12. Sabatier Catalyst Poisoning Investigation

    Science.gov (United States)

    Nallette, Tim; Perry, Jay; Abney, Morgan; Knox, Jim; Goldblatt, Loel

    2013-01-01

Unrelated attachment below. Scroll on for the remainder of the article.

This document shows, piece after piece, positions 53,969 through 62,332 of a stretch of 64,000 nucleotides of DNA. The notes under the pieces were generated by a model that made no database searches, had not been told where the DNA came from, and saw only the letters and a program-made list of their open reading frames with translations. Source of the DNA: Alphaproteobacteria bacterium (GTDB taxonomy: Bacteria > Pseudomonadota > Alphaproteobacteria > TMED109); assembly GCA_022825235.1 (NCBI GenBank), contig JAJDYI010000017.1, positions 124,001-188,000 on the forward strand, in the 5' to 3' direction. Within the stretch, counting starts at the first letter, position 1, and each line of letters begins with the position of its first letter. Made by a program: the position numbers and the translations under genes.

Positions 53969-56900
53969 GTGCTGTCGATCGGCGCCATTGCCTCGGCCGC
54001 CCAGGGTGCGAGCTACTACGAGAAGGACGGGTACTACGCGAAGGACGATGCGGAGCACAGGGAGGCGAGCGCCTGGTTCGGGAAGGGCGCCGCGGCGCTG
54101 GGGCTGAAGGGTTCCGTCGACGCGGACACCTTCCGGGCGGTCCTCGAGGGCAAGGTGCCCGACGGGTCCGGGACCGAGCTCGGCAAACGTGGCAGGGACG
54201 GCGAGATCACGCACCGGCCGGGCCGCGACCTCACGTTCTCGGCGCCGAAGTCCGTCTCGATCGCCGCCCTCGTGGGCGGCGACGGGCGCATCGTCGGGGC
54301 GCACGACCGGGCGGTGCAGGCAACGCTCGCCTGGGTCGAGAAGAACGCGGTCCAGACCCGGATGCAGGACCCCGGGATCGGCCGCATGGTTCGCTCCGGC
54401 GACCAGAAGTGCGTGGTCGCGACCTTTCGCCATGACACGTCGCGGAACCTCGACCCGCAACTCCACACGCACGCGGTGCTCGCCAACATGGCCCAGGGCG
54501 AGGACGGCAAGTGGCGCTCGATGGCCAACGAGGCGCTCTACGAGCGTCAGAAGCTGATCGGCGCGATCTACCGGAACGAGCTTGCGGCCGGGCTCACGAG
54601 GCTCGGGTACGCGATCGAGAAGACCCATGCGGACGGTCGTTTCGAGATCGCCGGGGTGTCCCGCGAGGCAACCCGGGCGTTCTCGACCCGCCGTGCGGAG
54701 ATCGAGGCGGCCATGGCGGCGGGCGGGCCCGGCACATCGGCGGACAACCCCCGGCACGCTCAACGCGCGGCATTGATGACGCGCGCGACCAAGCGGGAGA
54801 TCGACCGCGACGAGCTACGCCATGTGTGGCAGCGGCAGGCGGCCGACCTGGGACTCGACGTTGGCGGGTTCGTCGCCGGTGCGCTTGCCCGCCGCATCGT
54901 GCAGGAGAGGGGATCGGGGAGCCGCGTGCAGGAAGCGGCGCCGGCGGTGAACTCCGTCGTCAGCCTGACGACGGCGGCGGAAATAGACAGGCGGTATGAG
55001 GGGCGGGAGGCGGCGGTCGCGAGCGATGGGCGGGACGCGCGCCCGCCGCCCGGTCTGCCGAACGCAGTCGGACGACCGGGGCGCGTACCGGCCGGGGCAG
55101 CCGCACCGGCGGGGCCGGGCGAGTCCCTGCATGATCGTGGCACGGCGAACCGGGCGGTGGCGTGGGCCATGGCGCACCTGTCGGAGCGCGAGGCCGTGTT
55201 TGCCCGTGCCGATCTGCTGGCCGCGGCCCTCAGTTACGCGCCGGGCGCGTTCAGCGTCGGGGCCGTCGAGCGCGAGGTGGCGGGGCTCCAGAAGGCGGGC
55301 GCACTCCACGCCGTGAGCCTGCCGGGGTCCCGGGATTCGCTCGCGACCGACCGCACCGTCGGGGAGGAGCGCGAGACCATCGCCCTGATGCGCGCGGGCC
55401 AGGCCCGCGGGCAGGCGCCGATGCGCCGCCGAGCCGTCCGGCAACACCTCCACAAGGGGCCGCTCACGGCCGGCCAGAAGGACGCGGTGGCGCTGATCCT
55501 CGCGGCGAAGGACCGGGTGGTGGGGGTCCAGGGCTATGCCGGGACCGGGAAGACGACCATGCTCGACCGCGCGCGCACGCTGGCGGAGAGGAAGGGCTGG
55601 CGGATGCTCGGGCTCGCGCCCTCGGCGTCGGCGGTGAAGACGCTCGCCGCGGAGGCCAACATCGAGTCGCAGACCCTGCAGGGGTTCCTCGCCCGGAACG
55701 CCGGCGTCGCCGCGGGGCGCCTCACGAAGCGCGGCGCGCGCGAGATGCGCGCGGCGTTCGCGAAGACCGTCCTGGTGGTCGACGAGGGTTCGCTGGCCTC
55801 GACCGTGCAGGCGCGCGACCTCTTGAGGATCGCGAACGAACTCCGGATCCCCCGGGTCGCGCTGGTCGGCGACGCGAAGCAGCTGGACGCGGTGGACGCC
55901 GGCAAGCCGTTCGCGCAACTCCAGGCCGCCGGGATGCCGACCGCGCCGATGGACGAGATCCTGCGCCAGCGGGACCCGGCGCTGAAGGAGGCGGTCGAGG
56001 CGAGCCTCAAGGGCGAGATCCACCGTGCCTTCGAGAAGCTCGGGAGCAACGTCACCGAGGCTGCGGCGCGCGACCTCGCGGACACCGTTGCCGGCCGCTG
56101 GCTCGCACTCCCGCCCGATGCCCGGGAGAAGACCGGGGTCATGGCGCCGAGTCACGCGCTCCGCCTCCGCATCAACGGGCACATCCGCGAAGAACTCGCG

The Carbon Dioxide Reduction Assembly (CRA) on the International Space Station (ISS) has been operational since 2010. The CRA uses a Sabatier reactor to produce water and methane by reaction of the metabolic CO2 scrubbed from the cabin air and the hydrogen byproduct from the water electrolysis system used for metabolic oxygen generation. Incorporating the CRA into the overall air revitalization system has facilitated life support system loop closure on the ISS reducing resupply logistics and thereby enhancing longer term missions. The CRA utilizes CO2 which has been adsorbed in a 5A molecular sieve within the Carbon Dioxide Removal Assembly, CDRA. There is a potential of compounds with molecular dimensions similar to, or less than CO2 to also be adsorbed. In this fashion trace contaminants may be concentrated within the CDRA and subsequently desorbed with the CO2 to the CRA. Currently, there is no provision to remove contaminants prior to entering the Sabatier catalyst bed. The risk associated with this is potential catalyst degradation due to trace organic contaminants in the CRA carbon dioxide feed acting as catalyst poisons. To better understand this risk, United Technologies Aerospace System (UTAS) has teamed with MSFC to investigate the impact of various trace contaminants on the CRA catalyst performance at relative ISS cabin air concentrations and at about 200/400 times of ISS concentrations, representative of the potential concentrating effect of the CDRA molecular sieve. This paper summarizes our initial assessment results.